Earlier this week, Seattle's new mayor took the oath of office and assumedly turned in his beloved Mac for a city-issued PC running Microsoft Windows. Seattle's IT Director Bill Schrier (@billschrier) thinks it's great for the city to use the software of one of our great local companies. Under Schrier, Seattle just completed a six month city-wide migration to Microsoft Exchange and Outlook. But, it turns out that while Microsoft's software is built in Washington, the city (and at least 84 other Washington cities and governmental agencies) purchase its software with a volume licensing agreement from Microsoft Licensing GP of Nevada.
In other words, while Washington cities and state agencies think they are buying local, they're actually purchasing software through a scheme designed to provide cover for Microsoft to evade the state's B & O Royalty Tax.
Over the past twelve years, Microsoft has avoided paying an estimated $1.24 billion in taxes, interest and penalties on its software licensing revenue. Washington State's current projected budget deficit is $2.6 billion.
Any Washington city or state agency can purchase software licenses through a convoluted contract between Washington State, Microsoft Licensing GP of Nevada and Dell. The agreement provides software licenses to at least 85 agencies and municipalities including cities such as Seattle, Bellingham and Olympia and agencies such as the Washington State Patrol, the Port of Seattle and Seattle Housing Authority.
Humorously, while Microsoft justifies its B & O Royalty Tax dodge by contracting with Washington State from Nevada, Washington State's agreement with Dell explicitly requires the Texas-based PC manufacturer to pay B & O Taxes on its revenue (section 6 here).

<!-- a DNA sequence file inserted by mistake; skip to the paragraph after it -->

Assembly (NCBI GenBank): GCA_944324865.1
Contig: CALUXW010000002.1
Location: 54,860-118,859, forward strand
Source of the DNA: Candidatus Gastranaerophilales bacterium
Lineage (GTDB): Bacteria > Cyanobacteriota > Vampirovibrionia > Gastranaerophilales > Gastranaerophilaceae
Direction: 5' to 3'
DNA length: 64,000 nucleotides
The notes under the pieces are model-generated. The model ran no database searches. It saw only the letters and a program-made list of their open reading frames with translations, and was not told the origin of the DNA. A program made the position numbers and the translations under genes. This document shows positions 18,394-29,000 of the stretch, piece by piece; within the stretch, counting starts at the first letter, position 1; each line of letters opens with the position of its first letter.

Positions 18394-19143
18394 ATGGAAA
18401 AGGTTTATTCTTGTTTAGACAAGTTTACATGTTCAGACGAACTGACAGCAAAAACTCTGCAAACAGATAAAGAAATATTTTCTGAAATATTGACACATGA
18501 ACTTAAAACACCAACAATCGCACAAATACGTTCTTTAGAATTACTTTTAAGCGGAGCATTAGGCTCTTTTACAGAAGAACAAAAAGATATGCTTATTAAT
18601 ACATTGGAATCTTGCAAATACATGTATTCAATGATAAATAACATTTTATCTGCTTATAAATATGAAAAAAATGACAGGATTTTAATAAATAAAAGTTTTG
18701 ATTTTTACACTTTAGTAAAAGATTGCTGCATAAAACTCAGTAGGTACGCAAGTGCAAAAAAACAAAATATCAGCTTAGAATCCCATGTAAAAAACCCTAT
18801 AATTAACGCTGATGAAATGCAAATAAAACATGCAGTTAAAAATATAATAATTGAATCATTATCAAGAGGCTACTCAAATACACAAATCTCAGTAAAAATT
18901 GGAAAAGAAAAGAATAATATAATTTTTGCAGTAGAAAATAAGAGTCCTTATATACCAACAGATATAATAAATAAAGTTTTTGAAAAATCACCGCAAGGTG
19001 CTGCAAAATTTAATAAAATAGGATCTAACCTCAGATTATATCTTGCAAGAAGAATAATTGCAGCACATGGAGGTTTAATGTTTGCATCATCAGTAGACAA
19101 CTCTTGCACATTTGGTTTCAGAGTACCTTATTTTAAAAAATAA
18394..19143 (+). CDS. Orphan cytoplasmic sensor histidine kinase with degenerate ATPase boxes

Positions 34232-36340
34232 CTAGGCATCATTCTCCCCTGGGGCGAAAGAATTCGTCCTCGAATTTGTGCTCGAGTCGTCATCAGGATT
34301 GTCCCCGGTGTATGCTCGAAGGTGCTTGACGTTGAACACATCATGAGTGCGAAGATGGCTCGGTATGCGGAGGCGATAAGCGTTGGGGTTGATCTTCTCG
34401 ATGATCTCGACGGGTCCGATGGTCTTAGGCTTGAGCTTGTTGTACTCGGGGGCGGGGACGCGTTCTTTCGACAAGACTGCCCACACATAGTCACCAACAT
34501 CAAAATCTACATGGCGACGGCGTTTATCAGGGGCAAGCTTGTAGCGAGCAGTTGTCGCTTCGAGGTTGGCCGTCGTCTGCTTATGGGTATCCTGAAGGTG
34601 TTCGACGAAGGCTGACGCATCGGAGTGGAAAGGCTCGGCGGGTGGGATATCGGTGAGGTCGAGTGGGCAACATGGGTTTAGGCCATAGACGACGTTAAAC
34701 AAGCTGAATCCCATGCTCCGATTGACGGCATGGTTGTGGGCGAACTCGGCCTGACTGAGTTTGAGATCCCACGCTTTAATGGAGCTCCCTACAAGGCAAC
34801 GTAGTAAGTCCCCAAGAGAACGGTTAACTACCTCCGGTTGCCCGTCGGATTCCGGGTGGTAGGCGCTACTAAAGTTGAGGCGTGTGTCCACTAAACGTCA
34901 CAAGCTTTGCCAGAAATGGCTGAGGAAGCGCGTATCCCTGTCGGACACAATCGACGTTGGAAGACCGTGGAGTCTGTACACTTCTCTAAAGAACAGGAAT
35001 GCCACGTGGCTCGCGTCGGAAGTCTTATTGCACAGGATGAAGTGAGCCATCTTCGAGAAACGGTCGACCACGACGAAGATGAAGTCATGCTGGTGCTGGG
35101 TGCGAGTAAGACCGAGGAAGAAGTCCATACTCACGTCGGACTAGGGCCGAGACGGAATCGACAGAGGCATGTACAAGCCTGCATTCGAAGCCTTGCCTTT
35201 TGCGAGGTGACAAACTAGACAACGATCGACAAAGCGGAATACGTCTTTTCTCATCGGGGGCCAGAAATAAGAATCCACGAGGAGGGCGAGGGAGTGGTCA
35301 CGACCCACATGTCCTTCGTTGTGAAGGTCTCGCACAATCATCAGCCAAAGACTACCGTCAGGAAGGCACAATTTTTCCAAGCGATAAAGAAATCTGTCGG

Theoretically, no explicit mention is necessary in the state's contract with Microsoft since Washington State's Royalty Tax law clearly requires the company to pay B & O tax on wholesale revenue from sales of software licenses.
So, while Microsoft reports to Washington's Department of Revenue that it's not in the business of software licensing in Washington, Microsoft Licensing GP of Nevada's contract with Washington State requests that copies and correspondence be sent to its Volume Licensing Group in the legal department in Redmond, Washington (section 17 here).
Over the past two years, Washington cities and agencies have purchased more than $22.7 million in software licenses. To date, I've been unable to get accurate sales numbers prior to this.
While the amount Microsoft evades in taxes in sales to state agencies is relatively small, perhaps $55,030 per year - it's an instructive example of how Microsoft architects its tax scheme. In these same two years, Microsoft earned an estimated $36 billion in licensing worldwide, evading taxes of up to $174 million through its Nevada operation. Note: last year 3,088 Washington taxpayers paid their B & O royalty tax under threat of enforcement.
So, while Washington officials may think they're buying local, they're actually just being fleeced from Nevada.
While Microsoft continues its unapologetic, not so secret $1.24 billion tax dodge of the state's active B & O Royalty Tax law, the Legislature is debating ending tax exemptions on candy and chewing gum which might reduce the deficit by $28 million next year. Suckers.